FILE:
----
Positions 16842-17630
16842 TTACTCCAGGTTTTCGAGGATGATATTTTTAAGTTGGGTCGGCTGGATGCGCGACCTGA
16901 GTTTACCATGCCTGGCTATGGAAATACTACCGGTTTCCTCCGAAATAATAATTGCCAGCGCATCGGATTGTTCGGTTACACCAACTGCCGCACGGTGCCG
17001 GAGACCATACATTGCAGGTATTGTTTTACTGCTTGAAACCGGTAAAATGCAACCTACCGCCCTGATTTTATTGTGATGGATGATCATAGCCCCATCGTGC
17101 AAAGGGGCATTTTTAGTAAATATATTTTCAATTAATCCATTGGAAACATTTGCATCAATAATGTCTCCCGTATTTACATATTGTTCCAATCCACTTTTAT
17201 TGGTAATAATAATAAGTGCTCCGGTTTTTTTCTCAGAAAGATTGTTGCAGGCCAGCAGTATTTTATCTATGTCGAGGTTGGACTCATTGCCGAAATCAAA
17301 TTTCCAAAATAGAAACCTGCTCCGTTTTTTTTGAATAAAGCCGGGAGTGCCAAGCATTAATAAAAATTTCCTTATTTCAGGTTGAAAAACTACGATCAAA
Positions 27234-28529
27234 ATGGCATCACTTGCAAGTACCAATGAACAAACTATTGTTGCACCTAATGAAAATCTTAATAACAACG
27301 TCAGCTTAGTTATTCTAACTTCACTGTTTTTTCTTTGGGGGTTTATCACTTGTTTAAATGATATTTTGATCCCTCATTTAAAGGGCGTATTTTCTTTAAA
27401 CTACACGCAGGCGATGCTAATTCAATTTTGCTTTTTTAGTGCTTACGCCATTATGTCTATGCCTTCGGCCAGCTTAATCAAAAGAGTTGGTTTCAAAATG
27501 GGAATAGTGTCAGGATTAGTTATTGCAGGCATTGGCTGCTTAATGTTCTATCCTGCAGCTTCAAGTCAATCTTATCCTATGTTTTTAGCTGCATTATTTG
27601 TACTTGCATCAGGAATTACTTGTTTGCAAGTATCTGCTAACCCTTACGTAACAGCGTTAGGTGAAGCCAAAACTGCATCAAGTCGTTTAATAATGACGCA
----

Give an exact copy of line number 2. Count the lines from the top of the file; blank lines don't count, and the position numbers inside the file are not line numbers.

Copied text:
16842 TTACTCCAGGTTTTCGAGGATGATATTTTTAAGTTGGGTCGGCTGGATGCGCGACCTGA